More farmers are feeling under financial pressure, and satisfaction with their banks has slipped, according to last month's Federated Farmers banking survey.

The biannual survey drew 1004 responses, more than double that of November, and while the great majority of respondents were still happy with their banks, those who were satisfied or very satisfied fell from 82 per cent to 79 per cent.

The fall was particularly pronounced for sharemilkers (down from 77 per cent to 68.5 per cent), although that was mainly driven by an increasing neutral perception rather than being dissatisfied.

Perceptions of"undue pressure" rose from 8.1 per cent in November to 9.6 per cent, mainly thanks to dairy farmers (up from 10 per cent to 13.8 per cent, sharemilkers rising from 9.7 per cent to 13.5 per cent). That was still less than in 2016, when 20 per cent of sharemilkers were feeling undue pressure.

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Federated Farmers vice-president Andrew Hoggard said while the average mortgage across agriculture has decreased in the past six months, it was up from $4.6 million to $5.1 million for dairying, the highest level since the surveys began in August 2015.

"We need to be careful interpreting these figures. It may just be a reflection of the profile of those who took part in the May survey compared to November participants," he said, "but it's a fact that dairy holds two-thirds of the total agricultural debt of around $61 billion, and a growing proportion of that dairy debt is held by highly-indebted dairy farms."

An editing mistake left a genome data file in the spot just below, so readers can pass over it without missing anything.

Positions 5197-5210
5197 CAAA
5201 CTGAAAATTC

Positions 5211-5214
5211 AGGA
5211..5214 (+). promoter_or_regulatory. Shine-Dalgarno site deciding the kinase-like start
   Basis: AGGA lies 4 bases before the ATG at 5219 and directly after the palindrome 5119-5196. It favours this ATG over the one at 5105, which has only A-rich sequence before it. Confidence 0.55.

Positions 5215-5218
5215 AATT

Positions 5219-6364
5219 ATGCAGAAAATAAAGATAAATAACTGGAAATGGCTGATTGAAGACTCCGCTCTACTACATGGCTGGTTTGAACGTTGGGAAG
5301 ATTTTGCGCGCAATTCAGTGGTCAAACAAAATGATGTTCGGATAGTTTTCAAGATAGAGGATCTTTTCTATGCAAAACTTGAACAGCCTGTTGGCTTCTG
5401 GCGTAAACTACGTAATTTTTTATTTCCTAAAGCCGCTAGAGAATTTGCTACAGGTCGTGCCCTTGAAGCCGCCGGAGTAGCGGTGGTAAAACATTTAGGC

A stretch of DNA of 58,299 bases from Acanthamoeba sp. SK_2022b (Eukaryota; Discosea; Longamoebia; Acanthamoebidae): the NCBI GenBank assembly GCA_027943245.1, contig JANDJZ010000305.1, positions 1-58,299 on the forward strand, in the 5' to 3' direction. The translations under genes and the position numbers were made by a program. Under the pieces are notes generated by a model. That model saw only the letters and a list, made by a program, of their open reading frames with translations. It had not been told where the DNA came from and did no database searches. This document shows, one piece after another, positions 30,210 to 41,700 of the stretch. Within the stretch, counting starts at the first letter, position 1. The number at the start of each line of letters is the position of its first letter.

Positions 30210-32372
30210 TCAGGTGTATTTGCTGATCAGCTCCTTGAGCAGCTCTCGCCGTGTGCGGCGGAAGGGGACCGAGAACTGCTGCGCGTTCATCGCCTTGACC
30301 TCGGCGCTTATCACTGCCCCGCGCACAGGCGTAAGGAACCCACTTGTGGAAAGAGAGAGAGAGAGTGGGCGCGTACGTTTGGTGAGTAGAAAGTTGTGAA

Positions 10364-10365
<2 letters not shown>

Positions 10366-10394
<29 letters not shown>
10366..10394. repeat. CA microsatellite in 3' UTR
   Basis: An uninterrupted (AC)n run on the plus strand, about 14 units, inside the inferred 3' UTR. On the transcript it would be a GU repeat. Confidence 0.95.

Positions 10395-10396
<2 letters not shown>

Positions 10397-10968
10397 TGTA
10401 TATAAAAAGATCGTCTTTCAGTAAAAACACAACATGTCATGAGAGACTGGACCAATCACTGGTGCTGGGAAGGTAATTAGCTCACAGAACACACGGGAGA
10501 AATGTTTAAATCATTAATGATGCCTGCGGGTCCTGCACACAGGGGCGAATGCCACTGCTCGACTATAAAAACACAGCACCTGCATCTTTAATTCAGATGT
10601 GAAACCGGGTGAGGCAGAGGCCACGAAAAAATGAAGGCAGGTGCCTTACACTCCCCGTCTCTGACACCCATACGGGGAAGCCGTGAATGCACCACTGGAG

He noted that the Reserve Bank's six-monthly Financial Stability Report, released last week, continued to view dairy debt as a financial stability risk.

"On the positive side, the Reserve Bank observed that better and more stable dairy prices mean most dairy farms are currently profitable, allowing some farms to repay some debt," Mr Hoggard added.

"But it warned that dairy farming remains highly indebted and vulnerable to any future downturn in dairy prices. It identified Mycoplasma bovis as an emerging risk that has potential to negatively impact productivity and profitability, and noted that dairy faces long-term challenges, including the impact of responses to environmental concerns, such as stricter regulations."

Meanwhile New Zealand Bankers' Association deputy chief executive Antony Buick-Constable was pleased the survey showed most farmers were still satisfied with their banks.

"Banks work closely with their agri clients, through good times and bad. Keeping the lines of communication open is critical to the ongoing success of farmers and their banks," he said.

Farmers' satisfaction with communication from their banks remained stable at around 74 per cent, with sharemilkers the least satisfied.

The survey, conducted by Research First, also showed interest rates appeared to be "broadly" stable, although sharemilkers continued to pay higher rates than farm owners, reflecting the fact that they did not have the same levels of security.

Just under a third of all respondents had detailed and up-to-date budgets for the season about to begin, but, "as usual," sharemilkers did better in that regard, with two-thirds having a budget in place," Mr Hoggard said.